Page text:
Coaches: Paid to Coach or Win?
Browsing through Yahoo! sports and naturally football is front and center. No surprise the Dallas Cowboys, ‘America’s Team’, is heading up the news stories. The tagline read ‘Jason Garrett’s survival as Cowboys head coach could hinge on next 2 games’. The story itself focuses on the poor team performance during this season and how the NFC East’s hopes now lie with the Philadelphia Eagles.
This article got me thinking though; what do we pay coaches to do? We assume we pay them to coach and championships are a by-product of great coaching, right? Perhaps that’s only true at the pee-wee or high school levels but imagine if coaches could be offered a tenure of sorts at collegiate or professional levels? Would performance improve or would we face the decline of competitive sports? What if we treated other professions the way we do professional coaching staff?
Firefighters allow sixteen buildings to burn past the point of restoration unable to battle the intensity of the blazes for whatever reasons, fire them? Adele puts out an awful song, hard as that may be to imagine, and everyone hates it, do we banish her from microphones forever? These are extreme examples for sure, but while there is something to be said for the drive that competition brings, there is also an argument to be made for job security.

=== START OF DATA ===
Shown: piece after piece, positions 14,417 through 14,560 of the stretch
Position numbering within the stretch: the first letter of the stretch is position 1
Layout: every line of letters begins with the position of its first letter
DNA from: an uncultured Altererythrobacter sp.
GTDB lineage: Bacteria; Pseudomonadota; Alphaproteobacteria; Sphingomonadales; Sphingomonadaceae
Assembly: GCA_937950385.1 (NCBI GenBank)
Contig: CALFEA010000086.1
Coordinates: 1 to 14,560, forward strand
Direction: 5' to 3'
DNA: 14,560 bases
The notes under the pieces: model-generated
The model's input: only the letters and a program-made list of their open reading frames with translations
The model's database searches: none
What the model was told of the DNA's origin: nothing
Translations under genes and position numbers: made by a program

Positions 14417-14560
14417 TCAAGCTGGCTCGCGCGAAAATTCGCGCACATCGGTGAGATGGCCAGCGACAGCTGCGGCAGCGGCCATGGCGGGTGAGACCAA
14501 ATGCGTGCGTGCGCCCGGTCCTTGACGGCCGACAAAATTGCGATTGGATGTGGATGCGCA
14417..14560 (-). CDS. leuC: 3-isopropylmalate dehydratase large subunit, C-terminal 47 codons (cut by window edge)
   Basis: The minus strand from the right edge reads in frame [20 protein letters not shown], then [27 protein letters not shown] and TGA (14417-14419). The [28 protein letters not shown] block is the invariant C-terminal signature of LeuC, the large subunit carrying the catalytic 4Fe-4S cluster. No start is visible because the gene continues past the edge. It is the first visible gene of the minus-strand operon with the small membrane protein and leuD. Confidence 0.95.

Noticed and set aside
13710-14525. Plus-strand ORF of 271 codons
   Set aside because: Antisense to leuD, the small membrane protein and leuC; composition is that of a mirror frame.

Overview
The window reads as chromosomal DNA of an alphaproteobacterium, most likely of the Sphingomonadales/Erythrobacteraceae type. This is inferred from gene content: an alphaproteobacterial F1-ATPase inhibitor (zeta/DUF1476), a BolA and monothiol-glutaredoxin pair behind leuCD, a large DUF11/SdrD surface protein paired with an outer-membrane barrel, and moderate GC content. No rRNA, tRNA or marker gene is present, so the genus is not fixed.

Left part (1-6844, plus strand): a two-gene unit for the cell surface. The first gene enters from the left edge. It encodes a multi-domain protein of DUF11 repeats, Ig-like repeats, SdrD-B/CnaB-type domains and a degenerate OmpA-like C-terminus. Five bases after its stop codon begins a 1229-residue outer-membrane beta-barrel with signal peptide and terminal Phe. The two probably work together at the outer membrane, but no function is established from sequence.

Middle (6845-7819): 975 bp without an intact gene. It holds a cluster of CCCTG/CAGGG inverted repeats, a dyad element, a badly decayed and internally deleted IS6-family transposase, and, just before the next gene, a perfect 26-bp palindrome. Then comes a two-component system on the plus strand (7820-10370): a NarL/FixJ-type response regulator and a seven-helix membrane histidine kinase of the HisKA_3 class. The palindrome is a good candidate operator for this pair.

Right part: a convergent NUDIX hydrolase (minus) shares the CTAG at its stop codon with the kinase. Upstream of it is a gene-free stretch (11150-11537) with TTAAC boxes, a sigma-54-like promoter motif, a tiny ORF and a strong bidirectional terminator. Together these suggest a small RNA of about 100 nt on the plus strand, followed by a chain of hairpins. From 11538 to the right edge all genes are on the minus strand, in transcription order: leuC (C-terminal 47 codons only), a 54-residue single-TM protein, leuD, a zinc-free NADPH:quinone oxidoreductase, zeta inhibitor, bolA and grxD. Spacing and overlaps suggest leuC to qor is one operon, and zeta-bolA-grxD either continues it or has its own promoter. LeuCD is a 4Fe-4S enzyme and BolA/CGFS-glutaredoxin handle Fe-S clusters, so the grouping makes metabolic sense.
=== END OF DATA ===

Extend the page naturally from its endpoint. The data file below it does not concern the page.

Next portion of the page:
We love our sports teams, and we love it when they are winning. What makes us true fans is our willingness to stand behind the team (and the coaches) when they are losing, which is what makes the victories so impossibly sweet. We will never forget that ‘fan’ is actually short for ‘fanatic’ but history shows fanatical is not always synonymous with sensible. Fire Jason Garrett, a young coach with a dedication to the Cowboys franchise and a record setting offensive line, after a few bad games? Maybe zooming out to the bigger war will bring the few lost battles into perspective.